“What inspires me is the drama of the city and the people that pass by.”
The vast majority of his work, however, is from the more familiar street-level view looking up. The towering structures and tooled concrete glazed in shades of grey might also serve as a reminder of our fragility. Despite our comparative brittleness alongside the robust architecture constructed of mortar and stone, Donatelli allows the humanity in his images a modicum of motion, so as to not be entirely removed from the vision. They remain in apparitional movement, floating yet somehow tethered to the concrete. In doing so, he paints everyone with the brush of equality as he draws from the anonymity of the passerby. The impression of scale in the broad sense and the overwhelming immensity of the world around us seem to meander across sections of Donatelli’s work. It’s no wonder that he is inspired by juggernauts like Sebastiao Salgado and Ansel Adams and like them, Donatelli dances with tonal range. A quick look into Donatelli will also reveal that not all of his images are devoid of colour. His website showcases a plethora of portrait, commercial, editorial and corporate images. It is clear that Donatelli is a diverse player and experiments with post production techniques and does not fear to make use of any tool that might be at his disposal or necessary to create his impactful signature style.
Shoots with Nikon D3X. Favourite focal length is a 35mm. Likes to â€œstop downâ€? for sharpness. f/13. Influenced by Ansel Adams and Sebastiao Salgado
BY ANISSA STAMBOULI
WELCOME TO THE URBAN
JUNGLE “I’ve really found that editing is half of the creative process. It’s where your image really comes alive and allows you to put your unique creative signature on the shot.”
There’s nothing better than experiencing a city through the eyes of a local photographer. Meet Mike Meyers, one of Chicago’s mesmerizing photo-mapmakers. “I am so lucky to have such a visually rich city to shoot,” says Meyers, who grew up in the suburbs of Chicago and maintained a great appreciation for the metropolis through the years, “I remember every time my parents drove us downtown I was always in awe of the Sears Tower. Getting into photography and having such amazing architecture and urban landscapes in my own backyard fuelled my appreciation.”
Meyers—not to be mistaken with the Austin Powers comedian Mike Myers—began his journey in photography a year and a half ago when he decided to give up drinking “in favour of doing something more productive with my free time.” Working as a copywriter for an advertising agency and later as a creative director, Meyers was regularly exposed to notable Instagram users. “That sparked my interest in photography,” he recalls. After prompting from his girlfriend— fellow photographer @made_in_hk—Meyers purchased a Sony a6000 for his first “proper” camera and he was immediately hooked. Following the footsteps of inspirational Instagrammers like black and white photographer Jason Peterson (@JasonMPeterson) and Danny Mota (@DannyMota), whose guidance enabled Meyers’ progression as an artist, Meyers quickly developed the visual style with which he showcases the “Windy City”. “Many of Danny’s images just explode with vibrant colour and that’s a pretty prevalent element that you’ll find in a lot of my shots,” says Meyers, adding, “He inspired me to shoot mostly urban landscapes as well.” In works like “Fog Train”, “Snow Piercer” and “Train in Blizzard”, steel snakes slither along the tracks of Chicago’s core, an urban jungle mapped by each frame of Meyers’ work. His photography and edits bring colourful romance and Polar Express semblance to the city’s train system, while his ability to capture striking symmetry and clean ref lections is notable in his “Reflection, Spark” and “Michelle Bokeh”.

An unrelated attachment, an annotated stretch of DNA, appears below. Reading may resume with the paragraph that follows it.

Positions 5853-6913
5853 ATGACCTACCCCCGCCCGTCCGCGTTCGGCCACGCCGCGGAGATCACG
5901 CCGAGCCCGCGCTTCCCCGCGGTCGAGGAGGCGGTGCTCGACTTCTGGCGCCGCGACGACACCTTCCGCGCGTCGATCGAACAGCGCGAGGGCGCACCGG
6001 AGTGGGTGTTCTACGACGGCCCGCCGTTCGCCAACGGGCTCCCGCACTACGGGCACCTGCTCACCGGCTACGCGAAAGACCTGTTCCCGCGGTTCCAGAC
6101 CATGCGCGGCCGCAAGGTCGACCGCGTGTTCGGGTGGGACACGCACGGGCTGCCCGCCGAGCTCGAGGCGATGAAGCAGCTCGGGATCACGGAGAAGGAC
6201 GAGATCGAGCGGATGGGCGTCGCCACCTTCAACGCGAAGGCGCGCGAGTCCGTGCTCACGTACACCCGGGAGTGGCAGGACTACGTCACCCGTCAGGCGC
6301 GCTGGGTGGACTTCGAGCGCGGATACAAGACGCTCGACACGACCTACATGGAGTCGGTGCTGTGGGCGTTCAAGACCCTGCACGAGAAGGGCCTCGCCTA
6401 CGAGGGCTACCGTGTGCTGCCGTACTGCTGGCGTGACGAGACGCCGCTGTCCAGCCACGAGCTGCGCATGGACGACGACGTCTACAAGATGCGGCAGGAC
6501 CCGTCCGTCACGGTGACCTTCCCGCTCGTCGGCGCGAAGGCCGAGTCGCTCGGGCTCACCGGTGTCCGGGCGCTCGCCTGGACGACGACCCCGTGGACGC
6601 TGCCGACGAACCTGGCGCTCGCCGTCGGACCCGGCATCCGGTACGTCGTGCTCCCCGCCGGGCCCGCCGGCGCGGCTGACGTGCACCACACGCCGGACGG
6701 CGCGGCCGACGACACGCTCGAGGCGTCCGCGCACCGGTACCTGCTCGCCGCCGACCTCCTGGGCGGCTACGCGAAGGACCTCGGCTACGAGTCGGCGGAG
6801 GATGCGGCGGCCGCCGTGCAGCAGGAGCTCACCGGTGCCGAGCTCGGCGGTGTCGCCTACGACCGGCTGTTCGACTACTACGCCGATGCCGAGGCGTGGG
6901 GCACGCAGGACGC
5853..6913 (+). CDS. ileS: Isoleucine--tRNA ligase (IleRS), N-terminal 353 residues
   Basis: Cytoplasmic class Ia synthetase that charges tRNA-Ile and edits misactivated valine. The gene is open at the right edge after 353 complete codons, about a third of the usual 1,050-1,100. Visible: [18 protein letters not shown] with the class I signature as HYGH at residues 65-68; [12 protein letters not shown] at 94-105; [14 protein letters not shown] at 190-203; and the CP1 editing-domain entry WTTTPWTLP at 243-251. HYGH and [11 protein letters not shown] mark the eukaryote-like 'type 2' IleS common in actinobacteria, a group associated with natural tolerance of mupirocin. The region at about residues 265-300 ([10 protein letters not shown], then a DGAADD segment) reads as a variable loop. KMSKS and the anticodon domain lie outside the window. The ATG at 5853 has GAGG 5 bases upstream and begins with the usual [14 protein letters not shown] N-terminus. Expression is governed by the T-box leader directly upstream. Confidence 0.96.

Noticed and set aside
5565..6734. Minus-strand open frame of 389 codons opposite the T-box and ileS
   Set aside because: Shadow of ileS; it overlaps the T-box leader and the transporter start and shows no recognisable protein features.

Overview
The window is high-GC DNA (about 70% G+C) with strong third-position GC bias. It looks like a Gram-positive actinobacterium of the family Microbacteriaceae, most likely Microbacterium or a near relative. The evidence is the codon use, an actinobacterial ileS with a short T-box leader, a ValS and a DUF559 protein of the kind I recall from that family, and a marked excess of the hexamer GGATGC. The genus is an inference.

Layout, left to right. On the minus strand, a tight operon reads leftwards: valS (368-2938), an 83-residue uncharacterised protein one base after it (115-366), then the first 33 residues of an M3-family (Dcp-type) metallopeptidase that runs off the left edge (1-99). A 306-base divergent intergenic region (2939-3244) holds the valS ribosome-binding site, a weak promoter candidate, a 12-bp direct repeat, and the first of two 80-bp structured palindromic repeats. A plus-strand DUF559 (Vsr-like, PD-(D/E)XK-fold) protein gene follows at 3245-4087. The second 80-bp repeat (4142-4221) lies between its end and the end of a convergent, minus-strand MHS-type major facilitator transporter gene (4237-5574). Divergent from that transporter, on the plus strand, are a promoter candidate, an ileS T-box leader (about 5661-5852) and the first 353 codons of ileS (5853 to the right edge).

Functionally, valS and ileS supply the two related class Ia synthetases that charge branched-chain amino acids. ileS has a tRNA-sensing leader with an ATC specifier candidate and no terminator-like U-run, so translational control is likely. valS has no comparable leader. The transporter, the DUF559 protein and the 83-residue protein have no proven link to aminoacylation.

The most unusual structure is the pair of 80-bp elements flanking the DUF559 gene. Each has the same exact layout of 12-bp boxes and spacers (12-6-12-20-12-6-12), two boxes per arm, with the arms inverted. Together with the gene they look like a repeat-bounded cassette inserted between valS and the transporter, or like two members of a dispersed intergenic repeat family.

Shooting an iconic city like Chicago can be quite the challenge but, as a new photographer, Meyers has fared exceedingly well. He touts the convenience of experimenting with photography in an urban center, packed with architectural symmetry and a skyline bordered by water. “If there’s one thing photography forces you to do, it’s to be more aware of your surroundings— how things look and how light and shadows affect them,” Meyers shares, “If it’s something that’s been photographed a million times before, then the challenge is to shoot it in a unconventional way or so that it has a dynamic element to it.” Relying on a wide-angle lens to liven up a shot with the demonstration of scale, Meyers also follows photographers like @mindz.eye to inspire refreshing takes on commonly shot locations. Capturing a unique moment and atmosphere in a renowned spot is paramount for the image to stun viewers. While his approach and attitude are down to earth, Meyers’ lens is sky high. After a “sizeable tax return” in 2016, he “did what any responsible adult would do—blew it on a drone.” Working with a DJI Phantom 4, the rise of Meyers’ vision reached new heights. “There are so many places and angles that you suddenly have access to that you otherwise wouldn’t,” Meyers gushed, who enjoyed experimenting with the new technique, “There’s an art to doing good drone work, just like there is in standard photography.” Relying on Lightroom to achieve the majority of his edits, Meyers occasionally leans